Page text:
‘Thump’ by Avraham Azrieli is a thought-provoking and entertaining novel about gender and racial stereotyping and prejudice. Thump, an Afro-American working in a predominately white business, thumps his female boss and any female client his boss sends his way. In return, she supports his career. When Thump asks his girlfriend to marry him, she asks him for a vow of exclusivity and he agrees, but when he says ‘no’ and ‘not any more’ to his boss, things start to unravel.
The more I reflect on it, the more wonderful the book seems. The author boldly raises a number of questions. At what point does exchanging sex for steps up the corporate ladder become sexual abuse? Can sex ever be truly consensual when one member holds power over the other? Can a woman rape a man? Does stereotyping encourage the negative behaviours they describe? Does the fact that someone is unaware that they’re being abused make it any the less abuse. These are just some of the issues we encounter in this story.
It’s heady stuff, and highly relevant to modern multicultural societies. What is truly wonderful about this book is that it explores these questions with a powerful mixture of clever scripting, humour and pathos.
I use the word scripting instead of dialogue or plotting because the style of the book has a movie feel; first in the use of an omniscient point of view that tells the story purely though the characters actions as viewed from outside. Never do we get inside a character’s head. We don’t feel their heart sink and so on; we know how they are feeling from the author’s description of their actions, posture, facial expressions and dialogue, just as it is when we watch a movie. I call it the matter of fact style, and its focus on the facts is very appropriate for a courtroom drama. Though some will miss the closeness we often feel with characters in a book, this remoteness removes the likelihood of any mushy sentimentality on our part and makes sure that we focus on the issues rather than any one character.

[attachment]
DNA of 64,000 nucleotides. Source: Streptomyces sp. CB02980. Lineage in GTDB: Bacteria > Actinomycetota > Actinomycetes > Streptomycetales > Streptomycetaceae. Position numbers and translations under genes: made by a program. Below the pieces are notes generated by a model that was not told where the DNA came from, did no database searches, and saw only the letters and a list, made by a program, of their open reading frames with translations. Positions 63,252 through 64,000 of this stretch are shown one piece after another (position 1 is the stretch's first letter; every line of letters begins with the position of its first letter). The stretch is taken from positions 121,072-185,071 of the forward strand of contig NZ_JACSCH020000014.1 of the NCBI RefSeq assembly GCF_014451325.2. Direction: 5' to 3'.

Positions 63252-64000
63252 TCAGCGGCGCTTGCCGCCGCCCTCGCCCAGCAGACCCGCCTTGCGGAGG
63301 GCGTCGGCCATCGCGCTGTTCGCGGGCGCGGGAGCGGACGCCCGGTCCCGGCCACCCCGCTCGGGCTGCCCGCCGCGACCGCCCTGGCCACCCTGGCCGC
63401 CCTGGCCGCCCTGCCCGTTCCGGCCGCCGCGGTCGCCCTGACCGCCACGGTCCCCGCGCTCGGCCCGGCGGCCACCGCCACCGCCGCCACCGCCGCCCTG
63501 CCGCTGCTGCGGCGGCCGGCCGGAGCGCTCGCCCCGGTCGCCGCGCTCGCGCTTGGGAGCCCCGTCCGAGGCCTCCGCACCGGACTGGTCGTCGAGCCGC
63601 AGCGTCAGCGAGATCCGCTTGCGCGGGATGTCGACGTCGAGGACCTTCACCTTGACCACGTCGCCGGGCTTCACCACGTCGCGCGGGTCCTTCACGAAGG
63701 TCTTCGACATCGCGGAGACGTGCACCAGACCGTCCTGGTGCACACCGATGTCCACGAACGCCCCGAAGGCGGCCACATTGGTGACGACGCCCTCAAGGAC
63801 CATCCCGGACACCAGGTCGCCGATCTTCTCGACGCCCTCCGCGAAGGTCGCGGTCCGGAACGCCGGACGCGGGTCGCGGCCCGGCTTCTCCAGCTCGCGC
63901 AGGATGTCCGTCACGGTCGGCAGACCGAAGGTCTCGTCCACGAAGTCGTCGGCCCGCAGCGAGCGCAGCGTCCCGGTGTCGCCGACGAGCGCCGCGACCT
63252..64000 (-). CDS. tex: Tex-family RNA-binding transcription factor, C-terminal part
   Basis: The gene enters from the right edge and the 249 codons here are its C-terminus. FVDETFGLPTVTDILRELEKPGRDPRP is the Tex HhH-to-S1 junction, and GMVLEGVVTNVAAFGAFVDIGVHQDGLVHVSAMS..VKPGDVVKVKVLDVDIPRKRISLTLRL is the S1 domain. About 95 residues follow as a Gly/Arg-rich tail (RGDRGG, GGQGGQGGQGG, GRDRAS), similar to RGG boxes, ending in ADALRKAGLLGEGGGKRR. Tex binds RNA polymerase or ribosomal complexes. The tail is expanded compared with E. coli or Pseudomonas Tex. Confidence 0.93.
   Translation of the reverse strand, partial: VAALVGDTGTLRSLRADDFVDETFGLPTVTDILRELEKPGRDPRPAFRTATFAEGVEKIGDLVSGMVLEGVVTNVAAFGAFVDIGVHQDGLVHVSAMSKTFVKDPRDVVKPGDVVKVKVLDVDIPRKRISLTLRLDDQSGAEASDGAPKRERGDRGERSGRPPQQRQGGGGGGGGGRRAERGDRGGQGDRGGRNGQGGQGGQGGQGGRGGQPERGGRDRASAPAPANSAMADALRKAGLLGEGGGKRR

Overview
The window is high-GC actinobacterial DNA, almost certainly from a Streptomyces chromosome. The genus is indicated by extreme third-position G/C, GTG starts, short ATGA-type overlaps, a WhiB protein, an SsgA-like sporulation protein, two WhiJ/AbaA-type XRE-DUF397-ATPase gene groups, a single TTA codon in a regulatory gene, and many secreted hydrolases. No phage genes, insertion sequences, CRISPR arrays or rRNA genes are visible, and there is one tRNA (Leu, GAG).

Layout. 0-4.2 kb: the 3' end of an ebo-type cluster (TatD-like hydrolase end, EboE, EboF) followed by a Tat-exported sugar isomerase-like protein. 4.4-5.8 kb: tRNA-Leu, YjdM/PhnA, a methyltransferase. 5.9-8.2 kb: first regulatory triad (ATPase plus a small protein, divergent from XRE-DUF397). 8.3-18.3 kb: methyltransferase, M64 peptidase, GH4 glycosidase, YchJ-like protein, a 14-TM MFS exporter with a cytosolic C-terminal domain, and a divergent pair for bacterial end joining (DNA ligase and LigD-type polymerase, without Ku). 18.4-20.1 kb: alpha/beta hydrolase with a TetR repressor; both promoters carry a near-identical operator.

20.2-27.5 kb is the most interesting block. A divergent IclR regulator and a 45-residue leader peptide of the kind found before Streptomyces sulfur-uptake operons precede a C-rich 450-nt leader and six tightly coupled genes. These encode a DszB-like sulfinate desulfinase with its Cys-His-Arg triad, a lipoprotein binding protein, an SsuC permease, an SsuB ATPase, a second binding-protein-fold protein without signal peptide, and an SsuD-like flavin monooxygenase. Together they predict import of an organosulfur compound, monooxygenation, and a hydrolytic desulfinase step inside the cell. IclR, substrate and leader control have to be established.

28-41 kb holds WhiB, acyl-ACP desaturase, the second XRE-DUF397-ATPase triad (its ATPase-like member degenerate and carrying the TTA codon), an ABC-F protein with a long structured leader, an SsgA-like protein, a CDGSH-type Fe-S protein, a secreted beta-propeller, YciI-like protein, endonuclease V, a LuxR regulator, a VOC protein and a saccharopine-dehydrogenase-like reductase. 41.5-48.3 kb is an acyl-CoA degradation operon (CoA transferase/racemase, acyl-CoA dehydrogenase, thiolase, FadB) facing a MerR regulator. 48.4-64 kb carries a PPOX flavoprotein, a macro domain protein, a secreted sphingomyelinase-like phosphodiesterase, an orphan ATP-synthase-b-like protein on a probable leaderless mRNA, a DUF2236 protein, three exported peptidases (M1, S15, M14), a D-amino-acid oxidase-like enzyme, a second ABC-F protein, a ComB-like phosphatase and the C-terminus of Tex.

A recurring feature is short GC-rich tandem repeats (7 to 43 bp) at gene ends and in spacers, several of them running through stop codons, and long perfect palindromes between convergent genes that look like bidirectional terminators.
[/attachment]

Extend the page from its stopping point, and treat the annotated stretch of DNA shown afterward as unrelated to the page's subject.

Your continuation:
The other cinematic aspect was the way the courtroom scenes were structured with flashbacks for the witnesses’ stories. Instead of us hearing the characters tell their story, the author took us back to the actual scene where we lived it with them, and through their stories we pieced together what had happened to bring Thump from a fine young man with prospects to a virtual cripple ostracised by business society.
Sex as barter is a big issue in this book and the author handled the mechanics well, once using the viewpoint of a chauffeur as a way to describe a sex scene without being too explicit. It also gave a voyeuristic feel, hinting that other people, despite what they say in the courtroom, would likely have heard something to give them an inkling of what was going on, but like the chauffeur, and the rest of society, we walk away. The one scene that was explicit was shocking in its violence, perhaps particularly so because the woman was abusing the man.
I particularly enjoyed the lawyer’s handling of the court case, especially her way of cutting though people’s prudishness about sex by saying the kinds of things we might think but normally wouldn’t dare say out loud in public.
I highly recommend this book to all who love a thought-provoking story with great dialogue and clever, and often very funny, courtroom antics. 5 stars.